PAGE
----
Programme > By author > Streletskiy Vladimir

Wednesday 6
1.3.a. Cultural Geographies: encounters, inclusion, and exclusion I (with the IGU Commissions on Cultural Geography and Mediterranean basin) (Louis Dupont)

› 11:00 - 11:20 (20min)
› salle Bordet (écuries)
Cultural Geography in Russia: Scientific Background, Development Trends and Research Priorities
Vladimir Streletskiy  1@  
1 : Institute of Geography, Russian Academy of Sciences  (IG RAS)  -  Website
Staromonetny per., 29, Moscow, 119017, Russia -  Russie

The paper presents an overview of the historical origins, specific features, development trends, key issues and prospects for the further development of cultural geography in Russia. Establishing of cultural geography in Russia took place in the course of close interaction between geography, ethnography, social and cultural anthropology.

The understanding (and recognition) of the need to “develop” cultural problems has been immanent to the Russian scientific traditions, including in the field of geography. In the pre-revolutionary Russian geography (and even in the early Soviet period geography), anthropological approaches were used very actively: the national anthropogeographic school of the early XX century (embodied in the works of P. Semyonov-Tyan-Shansky and V. Semyonov-Tyan-Shansky, V. Lamansky, D. Anuchin, and L. Sinitsky, etc.) was on a par with the famous foreign anthropogeographic schools of the continental Europe, which had emerged earlier: the German Anthropogeographie and the French géographie de l'homme. At that time, the culture analysis of different regions and localities, and their ethnographic features was an integral part of research pursued by Russian geographers. The scientific works of L. Berg were among the first in the world to focus on cultural landscape studies.

Unfortunately, at the cusp of the 1920--1930s, the anthropological approaches and traditions of the pre-revolutionary Russian geography were largely abandoned, when the Soviet human geography was narrowed to economic geography alone; sociocultural priorities in human-geographic research were mostly ideologically suppressed. The few exceptions, such as the outstanding work of V. Semenov--Tyan--Shansky called “Region and the Country”, which was written in the humanistic traditions of anthropogeography, could not fundamentally change the situation. Since the early 1930s, the Soviet economic geography focused primarily on the study of settlement and territorial organization of the productive forces and, thus, largely distanced itself from the broader discussion of human and cultural issues. Even such discipline as geography of population and settlement was developing primarily in the framework of the general “mainstream” economic geography. However, top broadminded and innovatively thinking geographers (such as the classic researcher of the Soviet economic geography N. Baransky as well as his followers Yu. Saushkin, R. Kabo, L. Ioffa, V. Gokhman) wrote about the need to incorporate the phenomenon of culture into the subject areas of geography.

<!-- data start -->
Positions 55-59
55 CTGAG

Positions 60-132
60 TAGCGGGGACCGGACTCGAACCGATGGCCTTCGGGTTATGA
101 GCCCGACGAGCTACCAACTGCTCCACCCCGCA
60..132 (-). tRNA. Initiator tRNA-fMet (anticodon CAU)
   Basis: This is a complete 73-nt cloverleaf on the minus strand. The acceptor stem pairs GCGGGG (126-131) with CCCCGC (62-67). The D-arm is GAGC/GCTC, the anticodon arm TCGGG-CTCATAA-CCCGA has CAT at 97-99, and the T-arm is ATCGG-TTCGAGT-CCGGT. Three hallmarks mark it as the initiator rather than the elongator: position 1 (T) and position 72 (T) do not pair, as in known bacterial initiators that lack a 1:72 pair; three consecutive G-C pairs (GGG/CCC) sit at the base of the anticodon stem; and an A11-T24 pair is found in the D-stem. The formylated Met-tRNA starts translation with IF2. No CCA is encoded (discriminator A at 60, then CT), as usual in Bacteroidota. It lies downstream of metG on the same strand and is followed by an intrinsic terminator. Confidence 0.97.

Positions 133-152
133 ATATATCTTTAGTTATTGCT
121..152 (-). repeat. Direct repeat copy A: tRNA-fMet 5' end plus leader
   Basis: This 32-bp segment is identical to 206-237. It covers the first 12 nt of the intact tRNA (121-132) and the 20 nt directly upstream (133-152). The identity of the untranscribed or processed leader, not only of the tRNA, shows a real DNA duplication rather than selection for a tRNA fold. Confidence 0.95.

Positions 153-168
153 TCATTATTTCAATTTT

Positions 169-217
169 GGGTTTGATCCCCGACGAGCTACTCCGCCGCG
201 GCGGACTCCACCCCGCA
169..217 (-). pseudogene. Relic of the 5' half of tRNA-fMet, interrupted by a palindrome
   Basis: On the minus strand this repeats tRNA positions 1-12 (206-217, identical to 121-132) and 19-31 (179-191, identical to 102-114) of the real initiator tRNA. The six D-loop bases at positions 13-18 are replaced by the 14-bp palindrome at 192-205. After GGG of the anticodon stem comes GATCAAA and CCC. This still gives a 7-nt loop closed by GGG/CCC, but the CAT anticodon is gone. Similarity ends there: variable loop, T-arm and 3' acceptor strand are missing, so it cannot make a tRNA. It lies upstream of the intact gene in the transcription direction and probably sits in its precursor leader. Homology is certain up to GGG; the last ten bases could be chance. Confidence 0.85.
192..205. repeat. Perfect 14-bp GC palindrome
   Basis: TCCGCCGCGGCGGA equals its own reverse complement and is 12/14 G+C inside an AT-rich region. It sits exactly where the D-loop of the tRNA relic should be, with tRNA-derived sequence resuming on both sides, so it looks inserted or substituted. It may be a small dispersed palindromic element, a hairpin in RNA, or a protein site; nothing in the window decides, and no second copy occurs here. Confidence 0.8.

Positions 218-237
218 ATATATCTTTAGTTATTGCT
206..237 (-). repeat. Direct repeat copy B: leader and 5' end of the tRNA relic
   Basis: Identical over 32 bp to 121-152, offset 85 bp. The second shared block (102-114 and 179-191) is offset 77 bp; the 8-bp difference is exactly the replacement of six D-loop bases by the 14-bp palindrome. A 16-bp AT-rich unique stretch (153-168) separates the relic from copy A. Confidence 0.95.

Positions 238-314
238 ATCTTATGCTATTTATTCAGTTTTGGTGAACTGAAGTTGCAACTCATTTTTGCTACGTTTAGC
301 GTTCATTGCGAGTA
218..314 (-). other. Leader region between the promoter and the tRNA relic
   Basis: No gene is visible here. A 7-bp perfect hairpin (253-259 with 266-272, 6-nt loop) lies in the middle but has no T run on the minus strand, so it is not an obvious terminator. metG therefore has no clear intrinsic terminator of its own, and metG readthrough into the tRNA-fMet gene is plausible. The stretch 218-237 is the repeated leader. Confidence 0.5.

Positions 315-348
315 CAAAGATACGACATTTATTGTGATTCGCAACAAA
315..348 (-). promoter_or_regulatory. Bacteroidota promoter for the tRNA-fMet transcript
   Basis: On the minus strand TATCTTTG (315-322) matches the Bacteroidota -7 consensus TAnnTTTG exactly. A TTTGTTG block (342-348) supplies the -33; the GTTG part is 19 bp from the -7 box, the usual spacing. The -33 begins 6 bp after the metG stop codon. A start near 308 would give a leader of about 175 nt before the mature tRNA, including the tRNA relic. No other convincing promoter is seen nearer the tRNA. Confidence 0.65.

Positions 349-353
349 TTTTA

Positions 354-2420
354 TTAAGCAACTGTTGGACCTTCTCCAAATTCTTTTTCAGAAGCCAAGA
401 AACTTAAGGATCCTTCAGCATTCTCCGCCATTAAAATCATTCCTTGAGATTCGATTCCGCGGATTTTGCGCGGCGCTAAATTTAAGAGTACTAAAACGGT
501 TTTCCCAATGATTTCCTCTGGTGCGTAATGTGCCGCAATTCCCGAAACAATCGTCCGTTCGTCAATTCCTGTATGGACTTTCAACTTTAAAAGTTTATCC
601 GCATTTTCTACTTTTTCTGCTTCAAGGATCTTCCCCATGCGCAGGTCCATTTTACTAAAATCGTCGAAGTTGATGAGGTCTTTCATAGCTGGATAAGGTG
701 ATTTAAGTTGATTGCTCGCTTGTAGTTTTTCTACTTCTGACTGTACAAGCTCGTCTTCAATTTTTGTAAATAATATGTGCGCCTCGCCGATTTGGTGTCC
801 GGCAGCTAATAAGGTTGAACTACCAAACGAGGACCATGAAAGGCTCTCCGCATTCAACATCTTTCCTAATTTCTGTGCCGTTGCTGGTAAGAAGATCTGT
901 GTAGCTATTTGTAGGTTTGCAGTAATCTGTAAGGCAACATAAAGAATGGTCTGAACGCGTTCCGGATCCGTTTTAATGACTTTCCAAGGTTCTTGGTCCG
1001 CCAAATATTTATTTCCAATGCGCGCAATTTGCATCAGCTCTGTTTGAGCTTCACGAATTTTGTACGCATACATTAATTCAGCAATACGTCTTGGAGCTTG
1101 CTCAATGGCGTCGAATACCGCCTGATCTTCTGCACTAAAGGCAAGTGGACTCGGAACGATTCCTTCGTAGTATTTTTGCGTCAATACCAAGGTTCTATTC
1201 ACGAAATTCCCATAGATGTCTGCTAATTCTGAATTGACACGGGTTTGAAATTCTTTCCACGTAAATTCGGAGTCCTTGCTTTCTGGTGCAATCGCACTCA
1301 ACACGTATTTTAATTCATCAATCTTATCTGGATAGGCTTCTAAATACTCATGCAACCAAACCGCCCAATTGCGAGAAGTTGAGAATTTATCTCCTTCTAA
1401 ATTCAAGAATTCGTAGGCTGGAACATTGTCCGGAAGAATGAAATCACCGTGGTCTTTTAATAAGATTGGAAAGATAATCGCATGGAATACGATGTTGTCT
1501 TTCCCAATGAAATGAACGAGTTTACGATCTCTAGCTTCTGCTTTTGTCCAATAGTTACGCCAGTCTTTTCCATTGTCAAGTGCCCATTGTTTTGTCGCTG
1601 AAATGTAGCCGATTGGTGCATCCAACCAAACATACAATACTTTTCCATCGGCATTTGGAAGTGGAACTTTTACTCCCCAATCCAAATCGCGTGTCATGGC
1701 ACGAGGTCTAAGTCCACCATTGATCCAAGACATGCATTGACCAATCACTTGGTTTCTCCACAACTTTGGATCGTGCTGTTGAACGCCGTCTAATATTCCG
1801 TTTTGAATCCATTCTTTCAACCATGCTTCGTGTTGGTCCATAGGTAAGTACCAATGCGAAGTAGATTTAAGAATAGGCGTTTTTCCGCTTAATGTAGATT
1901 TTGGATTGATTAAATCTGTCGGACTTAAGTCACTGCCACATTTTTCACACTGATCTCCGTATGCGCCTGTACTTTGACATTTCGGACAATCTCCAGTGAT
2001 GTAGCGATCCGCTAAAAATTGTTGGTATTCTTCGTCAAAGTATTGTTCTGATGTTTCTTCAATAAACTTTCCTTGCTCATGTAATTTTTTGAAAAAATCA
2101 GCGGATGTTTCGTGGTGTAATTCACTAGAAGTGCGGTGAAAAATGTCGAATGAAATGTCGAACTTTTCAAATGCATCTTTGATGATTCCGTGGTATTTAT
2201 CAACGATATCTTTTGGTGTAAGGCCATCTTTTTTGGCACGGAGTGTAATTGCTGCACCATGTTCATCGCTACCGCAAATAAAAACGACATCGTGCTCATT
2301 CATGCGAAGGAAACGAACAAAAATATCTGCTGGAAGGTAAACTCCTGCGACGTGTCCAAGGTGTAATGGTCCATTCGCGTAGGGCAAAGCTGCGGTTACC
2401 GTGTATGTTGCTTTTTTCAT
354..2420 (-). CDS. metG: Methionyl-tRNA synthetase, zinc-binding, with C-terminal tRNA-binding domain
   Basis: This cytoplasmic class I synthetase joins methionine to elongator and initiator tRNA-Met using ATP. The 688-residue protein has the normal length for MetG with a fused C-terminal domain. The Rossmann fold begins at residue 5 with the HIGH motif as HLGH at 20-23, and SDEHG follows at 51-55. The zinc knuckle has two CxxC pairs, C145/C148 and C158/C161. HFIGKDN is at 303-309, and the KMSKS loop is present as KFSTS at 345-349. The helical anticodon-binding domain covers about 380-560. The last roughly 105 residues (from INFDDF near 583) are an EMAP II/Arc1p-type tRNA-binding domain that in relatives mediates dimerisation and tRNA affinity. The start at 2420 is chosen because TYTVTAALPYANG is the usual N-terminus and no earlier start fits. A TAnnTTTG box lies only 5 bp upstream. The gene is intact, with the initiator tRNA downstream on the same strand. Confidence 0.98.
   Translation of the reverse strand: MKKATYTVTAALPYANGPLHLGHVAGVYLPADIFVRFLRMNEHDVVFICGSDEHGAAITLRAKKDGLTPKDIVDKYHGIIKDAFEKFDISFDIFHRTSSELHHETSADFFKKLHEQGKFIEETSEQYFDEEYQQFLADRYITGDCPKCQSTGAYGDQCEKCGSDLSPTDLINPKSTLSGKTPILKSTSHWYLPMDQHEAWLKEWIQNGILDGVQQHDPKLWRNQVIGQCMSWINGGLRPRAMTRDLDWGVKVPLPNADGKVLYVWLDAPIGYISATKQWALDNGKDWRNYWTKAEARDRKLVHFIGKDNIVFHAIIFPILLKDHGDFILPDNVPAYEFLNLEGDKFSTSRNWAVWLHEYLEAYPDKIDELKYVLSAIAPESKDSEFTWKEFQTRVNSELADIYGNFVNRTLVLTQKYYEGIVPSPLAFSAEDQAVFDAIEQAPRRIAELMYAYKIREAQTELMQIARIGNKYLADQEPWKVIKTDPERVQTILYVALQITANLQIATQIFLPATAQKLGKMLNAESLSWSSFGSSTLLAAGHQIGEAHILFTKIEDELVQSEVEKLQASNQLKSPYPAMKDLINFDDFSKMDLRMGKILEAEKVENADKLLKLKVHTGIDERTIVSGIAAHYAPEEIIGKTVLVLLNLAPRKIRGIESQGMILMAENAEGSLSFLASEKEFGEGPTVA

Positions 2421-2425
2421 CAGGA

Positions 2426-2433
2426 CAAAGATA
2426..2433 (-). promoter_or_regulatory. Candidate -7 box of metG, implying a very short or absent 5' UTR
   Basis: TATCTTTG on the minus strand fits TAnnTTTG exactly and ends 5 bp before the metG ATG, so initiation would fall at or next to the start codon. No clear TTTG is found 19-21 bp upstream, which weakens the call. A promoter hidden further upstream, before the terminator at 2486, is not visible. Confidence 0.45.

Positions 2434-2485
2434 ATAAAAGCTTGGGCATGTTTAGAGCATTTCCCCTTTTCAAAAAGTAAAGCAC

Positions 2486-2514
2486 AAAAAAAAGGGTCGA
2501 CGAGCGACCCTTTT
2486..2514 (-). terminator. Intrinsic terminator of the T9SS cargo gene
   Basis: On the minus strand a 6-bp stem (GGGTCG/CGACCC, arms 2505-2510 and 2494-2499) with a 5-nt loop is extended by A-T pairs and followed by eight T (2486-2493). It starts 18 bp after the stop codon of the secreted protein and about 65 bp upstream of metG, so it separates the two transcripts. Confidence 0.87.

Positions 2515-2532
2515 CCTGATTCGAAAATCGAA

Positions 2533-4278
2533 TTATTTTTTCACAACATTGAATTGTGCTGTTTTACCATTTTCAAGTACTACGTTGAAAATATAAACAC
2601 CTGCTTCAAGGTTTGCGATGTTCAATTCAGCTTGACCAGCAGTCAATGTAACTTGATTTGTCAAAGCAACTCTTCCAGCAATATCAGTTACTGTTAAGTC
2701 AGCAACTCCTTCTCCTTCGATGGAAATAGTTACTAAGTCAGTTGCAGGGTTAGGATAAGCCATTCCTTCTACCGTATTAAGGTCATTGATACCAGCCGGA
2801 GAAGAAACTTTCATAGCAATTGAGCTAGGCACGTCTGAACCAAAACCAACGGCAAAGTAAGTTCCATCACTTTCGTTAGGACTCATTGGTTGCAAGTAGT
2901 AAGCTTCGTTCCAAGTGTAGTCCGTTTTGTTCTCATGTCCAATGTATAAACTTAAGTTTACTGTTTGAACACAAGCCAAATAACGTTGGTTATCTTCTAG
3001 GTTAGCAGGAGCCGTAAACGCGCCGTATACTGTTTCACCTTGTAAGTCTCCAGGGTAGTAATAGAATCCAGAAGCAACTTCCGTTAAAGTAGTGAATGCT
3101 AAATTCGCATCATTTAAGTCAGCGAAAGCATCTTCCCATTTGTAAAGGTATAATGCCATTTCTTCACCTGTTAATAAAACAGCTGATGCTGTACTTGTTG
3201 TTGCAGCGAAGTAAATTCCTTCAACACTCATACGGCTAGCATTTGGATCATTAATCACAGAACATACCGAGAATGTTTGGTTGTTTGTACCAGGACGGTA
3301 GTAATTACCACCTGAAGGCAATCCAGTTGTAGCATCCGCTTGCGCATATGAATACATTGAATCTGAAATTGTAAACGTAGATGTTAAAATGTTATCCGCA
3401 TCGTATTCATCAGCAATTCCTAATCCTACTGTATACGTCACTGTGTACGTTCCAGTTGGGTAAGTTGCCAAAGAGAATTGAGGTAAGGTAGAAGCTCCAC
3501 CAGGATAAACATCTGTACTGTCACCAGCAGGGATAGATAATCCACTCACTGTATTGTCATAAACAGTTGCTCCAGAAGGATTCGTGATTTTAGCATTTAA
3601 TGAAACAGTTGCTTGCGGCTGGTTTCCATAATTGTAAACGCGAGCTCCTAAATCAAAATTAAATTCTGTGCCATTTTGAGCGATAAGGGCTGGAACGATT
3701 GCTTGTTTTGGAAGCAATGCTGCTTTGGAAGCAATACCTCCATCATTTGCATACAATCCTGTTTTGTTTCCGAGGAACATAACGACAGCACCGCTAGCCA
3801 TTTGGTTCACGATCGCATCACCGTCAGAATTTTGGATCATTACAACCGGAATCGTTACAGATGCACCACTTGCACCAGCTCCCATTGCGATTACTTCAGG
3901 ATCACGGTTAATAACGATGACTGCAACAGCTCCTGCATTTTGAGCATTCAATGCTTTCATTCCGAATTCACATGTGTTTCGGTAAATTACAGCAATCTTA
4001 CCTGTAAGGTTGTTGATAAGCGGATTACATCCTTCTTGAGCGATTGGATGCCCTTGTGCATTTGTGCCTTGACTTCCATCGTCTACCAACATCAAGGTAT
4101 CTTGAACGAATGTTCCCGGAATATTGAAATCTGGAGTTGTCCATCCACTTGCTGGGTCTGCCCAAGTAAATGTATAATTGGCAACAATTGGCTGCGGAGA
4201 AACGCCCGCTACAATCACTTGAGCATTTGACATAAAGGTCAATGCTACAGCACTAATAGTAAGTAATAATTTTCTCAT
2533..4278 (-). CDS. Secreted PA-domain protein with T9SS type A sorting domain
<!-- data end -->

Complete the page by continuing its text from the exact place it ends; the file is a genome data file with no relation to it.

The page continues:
The revival of Russian cultural geography began actually only in the late Soviet period (in the 1980s). Two concepts are used on the national research scene: geography of culture or cultural geography. The relation between these two concepts is discussed. The consequences of the period of oblivion of the humanistic traditions in the Russian anthropogeography, which marked the cusp of the 1920--1930s, for the development of economic geography in the USSR are investigated in this paper. The orientation of the national human geography towards the cultural geographic dimension at the end of the last century is explored. Key features and development trends that were characteristic of the Russian cultural geography over the past quarter of a century are discussed. Statistical data on dissertations in the field of cultural geography between 1995 and 2016 in Russia are aggregated and analyzed.

The following directions of cultural-geographical research reached the prior development in Russia at the end of the XX - early XXI centuries: 1) cultural geography of ethnic groups; 2) confessional geography; 3) the studies of the urban-rural cultural-geographical distinctions; 4) cultural-landscape studies; 5) the studies of regional identity; 6) the studies of geographical images (with their modeling, representation and classification) and perception of geographical space by various cultural groups; 7) the integral regional cultural geography (focused on studies of cultural regions and investigation of regionalism as phenomenon of culture).

Special attention is paid to the assessment of major problems and priority areas of cultural-geographical research in view of general trends and prospects for the development of modern human geography in Russia. It is concluded that the potential of cultural geography in Russia has not yet been fully tapped into. The theoretical and methodological framework of cultural geography has to be further developed. In addition, research studies in this area are highly fragmented and suffer from the lack of coordination and dissociation with other areas of human geography. The paper points to the rise of the phenomenon of “neoculturalization” in the national geographic science based on a closer relation between cultural geography and other disciplines of human geography. 

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